© 2020 by the Bay Area Legal Services Funders Network | For Questions - Contact us at info@bigglesworthff.org

presents the


Signature Event

with keynote honorees

Margaret Hagan 

Legal Design Lab, Stanford Institute of Design

Jason Solomon

Center on Legal Profession, Stanford Law School

and special recognition of

Jeff Adachi 

San Francisco Public Defender

March 21st | 3-5pm | SF



March 21, 2019

Doors Open: 2:30PM

Program: 3PM - 5PM


Public Policy Institute of California

Bechtel Conference Center

500 Washington Street

San Francisco, CA 94111


Join our 2019 Keynote Speakers, Margaret Hagan & Jason Solomon, at the 5th annual Legal Services Funders Network Signature Event as we further explore how to improve access to justice, the delivery of legal services, and public service law careers via human-centered design. Margaret and Jason will also discuss academia's role and trends as we move forward educating our next generation of legal services providers. 

Each year the LSFN puts on several events to help educate our community and bring together those with a shared interest in supporting legal services, as we believe these organizations are a critical tool to use to address poverty alleviation.  Visit the LSFN website to learn more.

Our annual Signature Event is purposely open to a wide community, including legal service funders, NGOs, CBOs, law students, attorneys, judges, court staff, and other interested in civil legal aid.

Margaret Hagan

Margaret Hagan is the Director of the Legal Design Lab and a lecturer at Stanford Institute of Design (the d.school).  She was a fellow at the d.school from 2013-2014, where she launched the Program for Legal Tech & Design, experimenting in how design can make legal services more usable, useful & engaging. She teaches a series of project-based classes, with interdisciplinary student groups tackling legal challenges through user-focused research and design of new legal products and services.  She also leads workshops to train legal professionals in the design process, to produce client-focused innovation.  Margaret graduated from Stanford Law School in June 2013. She served as a student fellow at the Center for Internet & Society and president of the Stanford Law and Technology Association. Margaret holds an AB from the University of Chicago, an MA from Central European University in Budapest, and a PhD from Queen’s University Belfast in International Politics.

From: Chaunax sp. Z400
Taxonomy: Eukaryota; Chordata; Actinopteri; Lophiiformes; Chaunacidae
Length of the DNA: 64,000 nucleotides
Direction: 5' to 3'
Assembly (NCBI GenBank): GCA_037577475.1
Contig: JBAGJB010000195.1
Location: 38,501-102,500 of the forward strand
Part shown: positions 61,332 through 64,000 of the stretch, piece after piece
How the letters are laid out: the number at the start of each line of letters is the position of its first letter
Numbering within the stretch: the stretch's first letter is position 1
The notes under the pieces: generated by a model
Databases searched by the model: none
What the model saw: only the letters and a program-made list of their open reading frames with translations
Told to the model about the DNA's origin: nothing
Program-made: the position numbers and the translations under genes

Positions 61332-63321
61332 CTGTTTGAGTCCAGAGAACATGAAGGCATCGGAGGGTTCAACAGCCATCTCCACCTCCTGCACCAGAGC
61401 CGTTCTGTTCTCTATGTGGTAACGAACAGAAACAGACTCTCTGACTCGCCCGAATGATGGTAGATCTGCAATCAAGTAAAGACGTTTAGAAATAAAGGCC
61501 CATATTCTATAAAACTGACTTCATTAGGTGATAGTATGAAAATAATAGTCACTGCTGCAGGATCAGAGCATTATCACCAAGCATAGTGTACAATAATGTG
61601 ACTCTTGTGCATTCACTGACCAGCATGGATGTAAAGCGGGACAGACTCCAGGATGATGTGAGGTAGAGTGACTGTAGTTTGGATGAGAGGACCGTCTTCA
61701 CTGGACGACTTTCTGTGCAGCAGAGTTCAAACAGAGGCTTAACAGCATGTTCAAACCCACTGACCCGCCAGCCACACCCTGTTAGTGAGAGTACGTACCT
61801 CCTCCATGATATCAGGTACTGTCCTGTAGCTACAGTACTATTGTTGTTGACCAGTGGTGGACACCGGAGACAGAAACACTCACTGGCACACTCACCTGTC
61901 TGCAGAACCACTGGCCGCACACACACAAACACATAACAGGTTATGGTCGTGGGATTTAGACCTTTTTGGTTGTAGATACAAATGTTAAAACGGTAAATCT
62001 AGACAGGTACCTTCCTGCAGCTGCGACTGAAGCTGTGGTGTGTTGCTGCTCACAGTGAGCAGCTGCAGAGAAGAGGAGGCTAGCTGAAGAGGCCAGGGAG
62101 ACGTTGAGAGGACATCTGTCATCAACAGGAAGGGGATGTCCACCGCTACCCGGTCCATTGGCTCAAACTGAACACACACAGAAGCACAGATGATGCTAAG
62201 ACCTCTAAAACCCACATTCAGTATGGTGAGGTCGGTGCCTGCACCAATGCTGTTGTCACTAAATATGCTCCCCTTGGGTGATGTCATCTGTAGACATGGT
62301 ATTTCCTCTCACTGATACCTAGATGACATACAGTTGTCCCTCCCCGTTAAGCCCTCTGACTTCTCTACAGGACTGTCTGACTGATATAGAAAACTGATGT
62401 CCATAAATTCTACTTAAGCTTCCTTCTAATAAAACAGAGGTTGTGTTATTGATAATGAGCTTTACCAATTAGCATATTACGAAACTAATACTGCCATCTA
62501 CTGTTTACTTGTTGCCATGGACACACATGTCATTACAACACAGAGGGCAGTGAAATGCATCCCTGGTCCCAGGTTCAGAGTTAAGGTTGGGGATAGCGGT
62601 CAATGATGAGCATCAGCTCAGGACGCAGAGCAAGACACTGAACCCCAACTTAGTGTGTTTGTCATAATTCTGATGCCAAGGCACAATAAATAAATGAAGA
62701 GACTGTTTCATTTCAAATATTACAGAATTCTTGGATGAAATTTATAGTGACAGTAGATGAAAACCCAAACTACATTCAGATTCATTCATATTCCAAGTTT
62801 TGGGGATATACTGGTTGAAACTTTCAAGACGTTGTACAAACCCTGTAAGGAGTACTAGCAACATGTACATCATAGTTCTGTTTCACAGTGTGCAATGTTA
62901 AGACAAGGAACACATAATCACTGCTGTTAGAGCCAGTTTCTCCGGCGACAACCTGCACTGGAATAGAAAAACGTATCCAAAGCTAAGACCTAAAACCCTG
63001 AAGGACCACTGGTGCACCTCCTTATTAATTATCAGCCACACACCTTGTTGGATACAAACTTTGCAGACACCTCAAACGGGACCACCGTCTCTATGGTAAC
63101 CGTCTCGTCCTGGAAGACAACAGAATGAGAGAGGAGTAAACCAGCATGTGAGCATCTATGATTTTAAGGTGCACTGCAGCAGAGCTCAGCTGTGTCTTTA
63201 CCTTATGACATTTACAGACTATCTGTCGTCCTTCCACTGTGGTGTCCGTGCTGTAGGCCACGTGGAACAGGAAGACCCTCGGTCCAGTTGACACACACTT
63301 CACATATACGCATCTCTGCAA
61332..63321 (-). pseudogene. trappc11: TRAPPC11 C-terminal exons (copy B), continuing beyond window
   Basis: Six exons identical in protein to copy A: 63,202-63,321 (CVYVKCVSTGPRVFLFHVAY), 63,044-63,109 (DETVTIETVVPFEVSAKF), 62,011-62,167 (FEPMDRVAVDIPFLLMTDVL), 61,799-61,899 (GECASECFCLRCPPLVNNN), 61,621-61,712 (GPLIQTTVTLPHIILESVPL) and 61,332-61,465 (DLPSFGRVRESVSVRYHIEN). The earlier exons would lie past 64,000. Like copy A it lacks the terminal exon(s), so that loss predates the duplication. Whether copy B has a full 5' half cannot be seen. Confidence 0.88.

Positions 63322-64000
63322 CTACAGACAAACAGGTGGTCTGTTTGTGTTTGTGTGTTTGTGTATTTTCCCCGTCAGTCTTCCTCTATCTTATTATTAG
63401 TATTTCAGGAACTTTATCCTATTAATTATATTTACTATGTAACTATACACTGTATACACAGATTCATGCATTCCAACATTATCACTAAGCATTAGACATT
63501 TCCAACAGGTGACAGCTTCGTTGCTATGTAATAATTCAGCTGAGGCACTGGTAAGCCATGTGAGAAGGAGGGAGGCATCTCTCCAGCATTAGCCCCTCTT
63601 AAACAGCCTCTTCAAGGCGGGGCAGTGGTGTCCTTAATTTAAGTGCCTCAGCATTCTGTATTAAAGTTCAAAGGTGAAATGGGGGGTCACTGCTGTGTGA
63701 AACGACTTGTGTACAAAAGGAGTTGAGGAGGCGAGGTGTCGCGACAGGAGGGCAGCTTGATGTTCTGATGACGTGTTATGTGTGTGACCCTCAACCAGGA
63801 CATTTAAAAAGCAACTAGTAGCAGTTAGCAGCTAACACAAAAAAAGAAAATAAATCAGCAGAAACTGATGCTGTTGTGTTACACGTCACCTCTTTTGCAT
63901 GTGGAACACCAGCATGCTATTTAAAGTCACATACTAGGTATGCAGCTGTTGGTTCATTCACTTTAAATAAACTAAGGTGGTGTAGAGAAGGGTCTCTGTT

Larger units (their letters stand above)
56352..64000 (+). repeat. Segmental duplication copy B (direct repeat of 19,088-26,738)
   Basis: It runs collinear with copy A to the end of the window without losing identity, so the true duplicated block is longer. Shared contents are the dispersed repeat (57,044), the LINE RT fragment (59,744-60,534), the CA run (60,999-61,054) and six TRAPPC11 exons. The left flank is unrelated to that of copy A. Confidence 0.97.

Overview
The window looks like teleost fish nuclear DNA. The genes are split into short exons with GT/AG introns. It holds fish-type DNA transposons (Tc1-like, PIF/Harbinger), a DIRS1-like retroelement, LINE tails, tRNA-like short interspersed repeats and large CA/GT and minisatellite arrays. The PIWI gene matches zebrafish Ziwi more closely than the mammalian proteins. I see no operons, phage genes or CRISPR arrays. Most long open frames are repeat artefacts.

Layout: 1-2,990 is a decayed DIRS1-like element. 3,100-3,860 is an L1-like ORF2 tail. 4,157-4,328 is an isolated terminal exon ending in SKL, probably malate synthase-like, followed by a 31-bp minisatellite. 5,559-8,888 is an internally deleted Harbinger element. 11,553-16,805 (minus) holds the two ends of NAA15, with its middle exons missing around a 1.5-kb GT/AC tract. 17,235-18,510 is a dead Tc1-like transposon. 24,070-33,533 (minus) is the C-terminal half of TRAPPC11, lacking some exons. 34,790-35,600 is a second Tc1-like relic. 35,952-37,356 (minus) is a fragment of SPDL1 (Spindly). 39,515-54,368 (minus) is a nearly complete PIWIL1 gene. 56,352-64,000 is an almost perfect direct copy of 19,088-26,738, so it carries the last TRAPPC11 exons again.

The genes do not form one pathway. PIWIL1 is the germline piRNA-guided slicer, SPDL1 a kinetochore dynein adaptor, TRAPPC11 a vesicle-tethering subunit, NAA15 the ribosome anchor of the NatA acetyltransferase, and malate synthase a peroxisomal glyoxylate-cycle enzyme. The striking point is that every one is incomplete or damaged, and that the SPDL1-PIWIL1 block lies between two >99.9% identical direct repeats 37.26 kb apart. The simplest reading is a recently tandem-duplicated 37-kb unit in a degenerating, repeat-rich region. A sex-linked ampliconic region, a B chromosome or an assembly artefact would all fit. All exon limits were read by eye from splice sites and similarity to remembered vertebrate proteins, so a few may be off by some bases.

Jason Solomon

Jason Solomon is the Executive Director of the Stanford Center on the Legal Profession. From 2013-2016, he served as Associate Dean for Academic Affairs and chief of staff to the dean at Stanford Law School, where he worked on a range of strategic initiatives. He also taught Statutory Interpretation and Constitutional Litigation.  Most recently, he worked as the Chief Legal Officer for Summit Learning, a nonprofit partnership between Summit Public Schools, Facebook, and the Chan Zuckerberg Initiative that provides a project-based curriculum and learning platform to public middle and high schools across the country.  Earlier in his career, he worked as a law clerk for two federal judges, and as an aide at the White House and U.S. Treasury Department.  He is a graduate of Harvard College and Columbia Law School, where he was Notes Editor on the Law Review.

Claire Marx Solot (Moderator)

Claire Marx Solot is the Managing Director of the Bigglesworth Family Foundation, co-founder of the Legal Services Funders Network, and a member of the Legal Services Corporation Leaders Council.  Prior to entering the field of philanthropy, Claire worked as an attorney in both the public and private sectors. From these vantage points Claire witnesses the key role legal services play in ensuring that the rights of individuals are protected, regardless of income level.  Claire leads the BFF legal services focus area and works actively in the philanthropic sector to help connect funders to this issue.


About the LSFN

The Legal Services Funders Network (LSFN) is a San Francisco Bay Area network of funders who fund civil legal service organizations as a poverty alleviation strategy.  While several of us have been collaborating for years, the Network got its start as a group of five in the fall of 2014. As of 2019, we’ve grown to 60+ local funders, as well as a dozen national funders and peer organizations.